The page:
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Monday, December 09, 2019

CBO Sees Red Ink Getting Redder

Social Security and Medicare will take up ever-larger shares of GDP in coming decades, the nonpartisan Congressional Budget Office indicated today in a report.

“The aging of the population and the rising cost of health care would cause spending on the major mandatory healthcare programs and Social Security to grow from roughly 10 percent of GDP today to about 15 percent of GDP 25 years from now,” the report said; total federal spending, excluding payments on the debt, has averaged 18.5% over the past few decades.

This will no doubt increase pressure on the debt talks Vice President Biden is privately holding with Majority Leader Eric Cantor (R-Va.) and other members of Congress.

The news comes as the Democrats’ top budget hawk, Finance Committee Chairman Senator Kent Conrad, has joined Republicans in holding the country hostage by refusing to support raising the debt ceiling without massive spending cuts. Failing to increase the government’s ability to borrow would be catastrophic, according to economists, budget analysts, and the business community.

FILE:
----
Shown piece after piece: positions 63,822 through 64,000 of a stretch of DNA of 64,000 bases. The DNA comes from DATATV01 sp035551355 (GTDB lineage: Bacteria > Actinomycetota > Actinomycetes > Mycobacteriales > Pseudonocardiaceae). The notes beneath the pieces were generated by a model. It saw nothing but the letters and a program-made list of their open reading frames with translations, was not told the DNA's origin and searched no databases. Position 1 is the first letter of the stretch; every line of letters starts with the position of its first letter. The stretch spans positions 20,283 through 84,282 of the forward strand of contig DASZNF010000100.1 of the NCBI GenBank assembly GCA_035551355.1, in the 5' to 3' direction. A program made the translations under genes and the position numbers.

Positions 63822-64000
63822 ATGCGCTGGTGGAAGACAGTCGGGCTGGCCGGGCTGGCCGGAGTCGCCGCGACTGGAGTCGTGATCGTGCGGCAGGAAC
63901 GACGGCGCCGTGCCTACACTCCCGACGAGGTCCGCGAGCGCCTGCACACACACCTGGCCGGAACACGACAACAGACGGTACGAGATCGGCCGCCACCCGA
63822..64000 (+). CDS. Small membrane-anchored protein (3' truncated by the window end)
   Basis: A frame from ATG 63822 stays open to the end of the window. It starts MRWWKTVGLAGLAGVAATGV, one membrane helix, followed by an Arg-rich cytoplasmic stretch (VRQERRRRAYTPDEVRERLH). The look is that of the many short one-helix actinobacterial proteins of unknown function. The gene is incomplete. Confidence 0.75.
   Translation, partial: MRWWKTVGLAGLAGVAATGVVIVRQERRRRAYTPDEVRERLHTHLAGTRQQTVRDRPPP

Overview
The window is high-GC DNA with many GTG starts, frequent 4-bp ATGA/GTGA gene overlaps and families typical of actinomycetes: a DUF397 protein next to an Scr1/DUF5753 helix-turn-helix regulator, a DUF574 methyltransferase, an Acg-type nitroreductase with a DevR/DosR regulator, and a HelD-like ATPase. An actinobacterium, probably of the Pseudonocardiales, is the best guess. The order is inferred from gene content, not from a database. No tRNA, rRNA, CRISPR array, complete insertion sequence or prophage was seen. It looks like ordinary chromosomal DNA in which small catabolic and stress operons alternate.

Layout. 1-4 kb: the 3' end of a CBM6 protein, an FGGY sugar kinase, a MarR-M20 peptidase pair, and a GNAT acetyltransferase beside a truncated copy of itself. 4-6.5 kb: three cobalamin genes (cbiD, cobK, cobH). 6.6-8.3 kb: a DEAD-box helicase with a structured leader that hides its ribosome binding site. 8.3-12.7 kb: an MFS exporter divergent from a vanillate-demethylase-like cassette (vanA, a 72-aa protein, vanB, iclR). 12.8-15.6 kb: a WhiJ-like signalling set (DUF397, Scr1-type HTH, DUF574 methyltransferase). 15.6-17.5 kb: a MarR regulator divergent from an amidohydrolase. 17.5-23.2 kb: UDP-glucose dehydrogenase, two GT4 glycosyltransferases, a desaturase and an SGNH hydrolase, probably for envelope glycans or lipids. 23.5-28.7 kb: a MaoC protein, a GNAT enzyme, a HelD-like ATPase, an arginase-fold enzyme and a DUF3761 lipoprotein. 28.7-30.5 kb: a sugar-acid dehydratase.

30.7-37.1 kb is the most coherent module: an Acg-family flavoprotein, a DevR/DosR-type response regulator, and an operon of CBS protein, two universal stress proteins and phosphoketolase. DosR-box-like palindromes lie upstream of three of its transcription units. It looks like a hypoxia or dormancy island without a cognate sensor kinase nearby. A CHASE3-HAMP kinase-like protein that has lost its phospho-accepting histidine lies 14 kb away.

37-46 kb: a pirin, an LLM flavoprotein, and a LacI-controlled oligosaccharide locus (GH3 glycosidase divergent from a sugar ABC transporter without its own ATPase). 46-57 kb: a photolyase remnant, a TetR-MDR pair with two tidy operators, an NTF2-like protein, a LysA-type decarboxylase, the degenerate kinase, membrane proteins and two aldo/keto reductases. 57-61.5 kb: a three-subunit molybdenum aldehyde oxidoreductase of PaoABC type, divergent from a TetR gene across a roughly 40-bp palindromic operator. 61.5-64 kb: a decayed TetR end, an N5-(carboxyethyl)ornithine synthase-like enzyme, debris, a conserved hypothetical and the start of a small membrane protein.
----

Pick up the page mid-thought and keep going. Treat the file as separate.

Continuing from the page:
Conrad, for his part, says the $2 trillion in cuts reportedly being considered by Biden’s group isn’t enough and that “serious” budget watchers know something more like $4 trillion is needed.

Whether those cuts will come by putting cherished social programs like Social Security on the chopping block, or by reducing the comically large defense budget (I leave it to readers to venture a guess) is the big question here.

Even Republican Speaker John Boehner has acknowledged the necessity of raising the debt ceiling.

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Jeff Danziger lives in New York City. He is represented by CWS Syndicate and the Washington Post Writers Group. He is the recipient of the Herblock Prize and the Thomas Nast (Landau) Prize. He served in the US Army in Vietnam and was awarded the Bronze Star and the Air Medal. He has published eleven books of cartoons, a novel and a memoir. Visit him at DanzigerCartoons.

Wen Ho Lee

Down at Mar-a-Lago and anywhere else that former President Donald Trump is still venerated, he and his entourage are excited about a publication that has never before drawn his attention. The Columbia Journalism Review has just published a four-part, 24,000-word essay that purports to debunk the Trump-Russia "narrative" — and seeks to blame rising public disdain for the press, among other ills, on The New York Times and Washington Post for their coverage of that scandal.

Its author is Jeff Gerth, a reporter who worked at the Times for three decades. His former colleagues are said to be seething with fury at him. They have ample reason, not out of feelings of personal betrayal, but because Gerth has betrayed basic journalistic standards. Unfortunately, this is not the first time.

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